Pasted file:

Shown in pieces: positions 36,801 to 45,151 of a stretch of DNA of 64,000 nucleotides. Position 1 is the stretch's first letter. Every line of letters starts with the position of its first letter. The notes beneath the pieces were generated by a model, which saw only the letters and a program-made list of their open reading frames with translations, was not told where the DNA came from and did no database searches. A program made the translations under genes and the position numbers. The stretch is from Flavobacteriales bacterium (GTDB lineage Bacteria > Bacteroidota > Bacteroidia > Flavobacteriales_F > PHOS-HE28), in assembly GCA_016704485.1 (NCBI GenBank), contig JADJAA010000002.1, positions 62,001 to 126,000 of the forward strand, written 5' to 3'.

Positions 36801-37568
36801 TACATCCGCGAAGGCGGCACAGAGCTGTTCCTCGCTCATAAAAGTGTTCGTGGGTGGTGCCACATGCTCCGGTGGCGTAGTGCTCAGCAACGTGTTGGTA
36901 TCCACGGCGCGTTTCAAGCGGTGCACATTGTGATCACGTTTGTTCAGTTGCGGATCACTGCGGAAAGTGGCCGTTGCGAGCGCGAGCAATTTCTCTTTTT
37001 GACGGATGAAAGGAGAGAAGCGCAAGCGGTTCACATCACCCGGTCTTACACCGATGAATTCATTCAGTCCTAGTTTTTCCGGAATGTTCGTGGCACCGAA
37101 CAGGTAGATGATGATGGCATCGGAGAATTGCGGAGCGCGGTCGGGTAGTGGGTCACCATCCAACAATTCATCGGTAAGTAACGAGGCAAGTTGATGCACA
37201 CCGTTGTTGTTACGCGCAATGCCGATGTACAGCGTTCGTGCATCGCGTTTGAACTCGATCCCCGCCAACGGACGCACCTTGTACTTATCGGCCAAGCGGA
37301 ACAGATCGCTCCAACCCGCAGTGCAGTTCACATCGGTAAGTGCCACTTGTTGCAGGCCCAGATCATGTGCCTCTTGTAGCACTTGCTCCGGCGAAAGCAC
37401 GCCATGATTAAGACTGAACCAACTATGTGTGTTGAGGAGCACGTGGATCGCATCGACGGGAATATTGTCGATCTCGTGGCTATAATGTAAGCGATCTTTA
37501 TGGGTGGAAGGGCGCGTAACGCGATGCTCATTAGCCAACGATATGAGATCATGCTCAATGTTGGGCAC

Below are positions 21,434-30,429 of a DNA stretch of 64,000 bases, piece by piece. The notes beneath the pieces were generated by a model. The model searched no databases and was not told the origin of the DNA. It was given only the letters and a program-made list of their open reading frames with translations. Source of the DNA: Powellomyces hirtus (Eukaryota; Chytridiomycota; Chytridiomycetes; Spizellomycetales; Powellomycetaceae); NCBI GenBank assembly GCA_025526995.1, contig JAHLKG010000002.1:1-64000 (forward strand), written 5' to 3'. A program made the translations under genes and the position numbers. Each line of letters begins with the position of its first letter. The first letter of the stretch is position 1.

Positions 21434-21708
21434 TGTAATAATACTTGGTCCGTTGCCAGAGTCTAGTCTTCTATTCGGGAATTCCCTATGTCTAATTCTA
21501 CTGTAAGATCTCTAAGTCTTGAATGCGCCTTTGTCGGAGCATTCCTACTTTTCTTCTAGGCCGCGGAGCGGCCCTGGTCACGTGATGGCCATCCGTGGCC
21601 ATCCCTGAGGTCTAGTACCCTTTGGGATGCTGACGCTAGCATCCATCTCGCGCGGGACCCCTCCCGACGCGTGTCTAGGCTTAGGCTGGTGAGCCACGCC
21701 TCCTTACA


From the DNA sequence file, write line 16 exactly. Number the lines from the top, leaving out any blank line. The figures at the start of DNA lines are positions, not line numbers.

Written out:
21701 TCCTTACA